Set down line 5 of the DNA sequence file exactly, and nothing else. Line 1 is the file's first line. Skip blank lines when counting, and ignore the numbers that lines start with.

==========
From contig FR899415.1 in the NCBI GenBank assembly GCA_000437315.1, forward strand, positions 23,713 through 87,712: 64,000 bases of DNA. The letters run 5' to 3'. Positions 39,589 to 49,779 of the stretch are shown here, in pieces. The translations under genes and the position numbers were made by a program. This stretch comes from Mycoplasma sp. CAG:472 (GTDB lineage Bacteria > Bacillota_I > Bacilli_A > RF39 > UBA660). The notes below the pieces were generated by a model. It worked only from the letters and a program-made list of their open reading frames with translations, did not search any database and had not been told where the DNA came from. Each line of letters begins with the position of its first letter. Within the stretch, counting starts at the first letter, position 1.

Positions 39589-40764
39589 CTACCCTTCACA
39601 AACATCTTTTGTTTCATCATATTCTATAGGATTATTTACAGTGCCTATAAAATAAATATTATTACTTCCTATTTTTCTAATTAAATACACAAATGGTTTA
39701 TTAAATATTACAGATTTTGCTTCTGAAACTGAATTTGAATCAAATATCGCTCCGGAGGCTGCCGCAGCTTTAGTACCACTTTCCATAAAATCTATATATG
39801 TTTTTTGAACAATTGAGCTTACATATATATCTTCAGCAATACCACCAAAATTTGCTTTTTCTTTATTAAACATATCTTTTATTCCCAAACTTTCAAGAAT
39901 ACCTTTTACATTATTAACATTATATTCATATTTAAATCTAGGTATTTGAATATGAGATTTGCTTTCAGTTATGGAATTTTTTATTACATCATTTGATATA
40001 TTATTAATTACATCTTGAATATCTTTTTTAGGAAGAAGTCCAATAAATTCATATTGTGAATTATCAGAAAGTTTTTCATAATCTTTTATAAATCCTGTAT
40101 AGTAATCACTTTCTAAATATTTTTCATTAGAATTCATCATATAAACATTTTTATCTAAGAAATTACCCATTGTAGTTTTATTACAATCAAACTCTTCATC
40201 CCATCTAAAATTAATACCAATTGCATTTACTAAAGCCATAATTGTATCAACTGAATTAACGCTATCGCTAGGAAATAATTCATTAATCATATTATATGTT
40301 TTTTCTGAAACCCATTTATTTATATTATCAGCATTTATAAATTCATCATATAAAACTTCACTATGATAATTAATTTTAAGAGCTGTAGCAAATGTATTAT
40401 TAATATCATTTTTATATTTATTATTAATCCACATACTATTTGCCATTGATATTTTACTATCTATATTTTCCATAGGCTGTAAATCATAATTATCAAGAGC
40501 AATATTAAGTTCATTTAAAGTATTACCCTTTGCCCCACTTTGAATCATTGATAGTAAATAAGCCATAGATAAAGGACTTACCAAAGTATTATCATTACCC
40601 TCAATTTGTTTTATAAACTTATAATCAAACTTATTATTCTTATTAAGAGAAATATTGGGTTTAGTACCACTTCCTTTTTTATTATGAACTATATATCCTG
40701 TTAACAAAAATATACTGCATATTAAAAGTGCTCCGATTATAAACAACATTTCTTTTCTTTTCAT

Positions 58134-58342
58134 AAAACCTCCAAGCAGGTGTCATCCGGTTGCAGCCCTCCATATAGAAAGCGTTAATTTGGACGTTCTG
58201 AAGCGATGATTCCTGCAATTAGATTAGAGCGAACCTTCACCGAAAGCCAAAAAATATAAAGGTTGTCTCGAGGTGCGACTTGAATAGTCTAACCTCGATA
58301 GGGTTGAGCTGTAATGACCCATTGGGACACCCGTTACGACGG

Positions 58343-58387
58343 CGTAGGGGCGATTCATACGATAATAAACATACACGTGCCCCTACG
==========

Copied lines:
39701 TTAAATATTACAGATTTTGCTTCTGAAACTGAATTTGAATCAAATATCGCTCCGGAGGCTGCCGCAGCTTTAGTACCACTTTCCATAAAATCTATATATG